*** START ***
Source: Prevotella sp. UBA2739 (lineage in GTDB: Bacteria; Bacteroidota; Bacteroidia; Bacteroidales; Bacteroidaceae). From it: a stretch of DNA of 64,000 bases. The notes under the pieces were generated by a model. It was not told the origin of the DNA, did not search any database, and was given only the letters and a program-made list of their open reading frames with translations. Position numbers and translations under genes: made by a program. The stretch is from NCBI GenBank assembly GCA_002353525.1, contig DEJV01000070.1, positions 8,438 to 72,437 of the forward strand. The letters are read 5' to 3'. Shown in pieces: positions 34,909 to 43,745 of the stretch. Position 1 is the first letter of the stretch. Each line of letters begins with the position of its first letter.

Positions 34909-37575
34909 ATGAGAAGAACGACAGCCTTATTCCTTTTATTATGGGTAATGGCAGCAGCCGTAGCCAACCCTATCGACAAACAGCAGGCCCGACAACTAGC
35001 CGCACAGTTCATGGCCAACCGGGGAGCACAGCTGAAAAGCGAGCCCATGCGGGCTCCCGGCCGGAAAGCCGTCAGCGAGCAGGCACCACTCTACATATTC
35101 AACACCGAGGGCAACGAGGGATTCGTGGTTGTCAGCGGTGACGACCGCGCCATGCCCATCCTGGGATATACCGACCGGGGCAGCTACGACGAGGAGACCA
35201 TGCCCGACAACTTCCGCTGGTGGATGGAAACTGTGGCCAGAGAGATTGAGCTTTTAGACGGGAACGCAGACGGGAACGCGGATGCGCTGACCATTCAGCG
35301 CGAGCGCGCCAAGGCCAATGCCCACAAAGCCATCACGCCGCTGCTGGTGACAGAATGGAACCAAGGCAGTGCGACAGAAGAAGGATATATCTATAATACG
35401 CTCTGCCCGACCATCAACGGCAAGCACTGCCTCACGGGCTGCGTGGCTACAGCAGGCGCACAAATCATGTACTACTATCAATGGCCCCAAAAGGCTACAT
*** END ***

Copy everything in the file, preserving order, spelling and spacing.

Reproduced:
Source: Prevotella sp. UBA2739 (lineage in GTDB: Bacteria; Bacteroidota; Bacteroidia; Bacteroidales; Bacteroidaceae). From it: a stretch of DNA of 64,000 bases. The notes under the pieces were generated by a model. It was not told the origin of the DNA, did not search any database, and was given only the letters and a program-made list of their open reading frames with translations. Position numbers and translations under genes: made by a program. The stretch is from NCBI GenBank assembly GCA_002353525.1, contig DEJV01000070.1, positions 8,438 to 72,437 of the forward strand. The letters are read 5' to 3'. Shown in pieces: positions 34,909 to 43,745 of the stretch. Position 1 is the first letter of the stretch. Each line of letters begins with the position of its first letter.

Positions 34909-37575
34909 ATGAGAAGAACGACAGCCTTATTCCTTTTATTATGGGTAATGGCAGCAGCCGTAGCCAACCCTATCGACAAACAGCAGGCCCGACAACTAGC
35001 CGCACAGTTCATGGCCAACCGGGGAGCACAGCTGAAAAGCGAGCCCATGCGGGCTCCCGGCCGGAAAGCCGTCAGCGAGCAGGCACCACTCTACATATTC
35101 AACACCGAGGGCAACGAGGGATTCGTGGTTGTCAGCGGTGACGACCGCGCCATGCCCATCCTGGGATATACCGACCGGGGCAGCTACGACGAGGAGACCA
35201 TGCCCGACAACTTCCGCTGGTGGATGGAAACTGTGGCCAGAGAGATTGAGCTTTTAGACGGGAACGCAGACGGGAACGCGGATGCGCTGACCATTCAGCG
35301 CGAGCGCGCCAAGGCCAATGCCCACAAAGCCATCACGCCGCTGCTGGTGACAGAATGGAACCAAGGCAGTGCGACAGAAGAAGGATATATCTATAATACG
35401 CTCTGCCCGACCATCAACGGCAAGCACTGCCTCACGGGCTGCGTGGCTACAGCAGGCGCACAAATCATGTACTACTATCAATGGCCCCAAAAGGCTACAT